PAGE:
NFT New York Bayside


Bayside, situated along Little Neck Bay, brings together the suburban charm of Long Island to the east with the bustle of ethnically diverse Queens to the west. The hulking suspension bridges and expressways that course through the area obscure the neighborhood's pastoral past, though if you get out of your car and walk around you'll appreciate the area's quiet charm.

Abraham Bell, for whom Bell Boulevard is named, bought up hundreds of acres of land around Bayside in 1824, and the expansion in the 1860s of what eventually became the Long Island Rail Road helped open up the area even more. Like many waterfront spots around Queens, the shores of Bayside were once dotted with mansions and summer homes for fat cats and rich folk. Thankfully, the Cross Island Parkway took care of that when it was built in the 1930s. Today, Bayside is home to a growing Asian population, and its single-family homes and above-average schools are among the most sought after in the city.

The older parts of Bayside are centered around the LIRR station at Bell Boulevard near 41st Avenue and stretch out toward Little Neck Bay to the east. If you squint, parts of this area don't look anything at all like the Queens you know - - the 19th century structures and leafy streets look more like the small town Bayside once was. Bell Boulevard, with its Long Island-like restaurants and bars, retains the small-town scale of the neighborhood, though the neighbors sometimes decry the supercharged weekend singles scene along this stretch of the thoroughfare. The See more.

>Bayside Theatre, now carved up into a motley collection of stores, was once the big single screen on the main drag. Other shops and storefronts make Bell Boulevard one of the more lively corridors in Queens, along the lines of Forest Hills' Austin Street or to a lesser extent, Vernon Boulevard in Hunter's Point.

Northern Boulevard connects Bayside with Flushing to the west and Nassau County to the east, and Flushing's Korean businesses have pushed farther into Queens along Northern. South of Northern Boulevard lies Bayside Hills, a manicured collection of two-story single family homes that dates to 1936, when planning for the Cross Island Parkway was well underway. The parkways and expressways that box in Bayside were built in the 1930s and 1940s when the area really took off, giving it its suburban feel you see today. The main parks in the area, including Crocheron Park, were built during this era of Bayside's growth, and the recreational strip along the Cross Island Parkway known as Joe Michaels Mile was developed alongside the construction of the Cross Island Parkway. The Bayside Marina affords the nautically inclined a spot from which to explore the bay and Long Island Sound. Near the Cross Island lies Oakland Lake, a glacial kettle pond that was restored to its near-original condition in the late 1980s.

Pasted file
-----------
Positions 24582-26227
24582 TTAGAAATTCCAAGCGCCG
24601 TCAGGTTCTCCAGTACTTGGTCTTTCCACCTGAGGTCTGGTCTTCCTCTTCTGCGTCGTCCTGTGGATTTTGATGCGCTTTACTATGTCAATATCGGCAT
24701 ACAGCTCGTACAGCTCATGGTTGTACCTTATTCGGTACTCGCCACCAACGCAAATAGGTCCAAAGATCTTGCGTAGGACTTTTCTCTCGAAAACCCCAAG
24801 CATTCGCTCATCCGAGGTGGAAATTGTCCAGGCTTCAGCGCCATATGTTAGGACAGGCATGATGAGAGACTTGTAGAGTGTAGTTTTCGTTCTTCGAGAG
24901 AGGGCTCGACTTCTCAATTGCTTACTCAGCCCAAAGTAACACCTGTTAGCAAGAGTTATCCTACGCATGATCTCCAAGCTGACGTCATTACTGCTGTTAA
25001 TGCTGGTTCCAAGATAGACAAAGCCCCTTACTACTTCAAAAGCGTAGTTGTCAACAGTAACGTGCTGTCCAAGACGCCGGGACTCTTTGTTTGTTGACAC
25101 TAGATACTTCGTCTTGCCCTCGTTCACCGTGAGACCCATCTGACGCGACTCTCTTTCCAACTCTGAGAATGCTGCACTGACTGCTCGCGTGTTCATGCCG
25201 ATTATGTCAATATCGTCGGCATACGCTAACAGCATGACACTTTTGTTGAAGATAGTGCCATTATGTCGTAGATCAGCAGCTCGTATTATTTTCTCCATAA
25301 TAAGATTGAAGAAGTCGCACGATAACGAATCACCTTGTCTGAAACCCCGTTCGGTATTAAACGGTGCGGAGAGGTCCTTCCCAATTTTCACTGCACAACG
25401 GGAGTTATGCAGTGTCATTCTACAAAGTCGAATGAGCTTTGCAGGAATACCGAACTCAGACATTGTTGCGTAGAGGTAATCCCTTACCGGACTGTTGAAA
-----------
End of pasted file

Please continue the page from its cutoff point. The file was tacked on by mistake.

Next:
To the north of the LIRR tracks and the Bell Boulevard commercial strip sits Bay Terrace, a collection of cooperative apartment developments and semi-detached homes. The Bay Terrace Shopping Center brings all the necessities of suburban life to the Bayside area: a Loews multiplex, Outback Steakhouse, Barnes & Noble bookstore and, of course, Chico's!

Bayside's nightlife is clustered around Bell Boulevard. Lay low at Brian Dempsey's Ale House or Donovan's, or go big and mount the bull at Johnny Famous. Alternatively, try your hand with Queens' single ladies at Lucky's of Bayside, or knock balls in the hole at Cue Bar.

Uncle Jack's Steakhouse (the original location) is a tasty splurge. Papazzio and Erawan are both solid Italian and Thai options, respectively. Check out Pelagos Seafood Tavern for Greek-style grilled fish. For Korean, Guh Song is highly regarded and the Thai-French fusion Bonne Saison on Bell Boulevard is inventive.

Bayside Meat Market is a top-notch Korean meat market. Breakdown Records is unaccountably still in existence, but thank god for that. Visit Love My Shoes in the former movie house on Bell. And the pound cake at Martha's Country Bakery lends some, uh, gravitas to Bell Boulevard's foodie scene.


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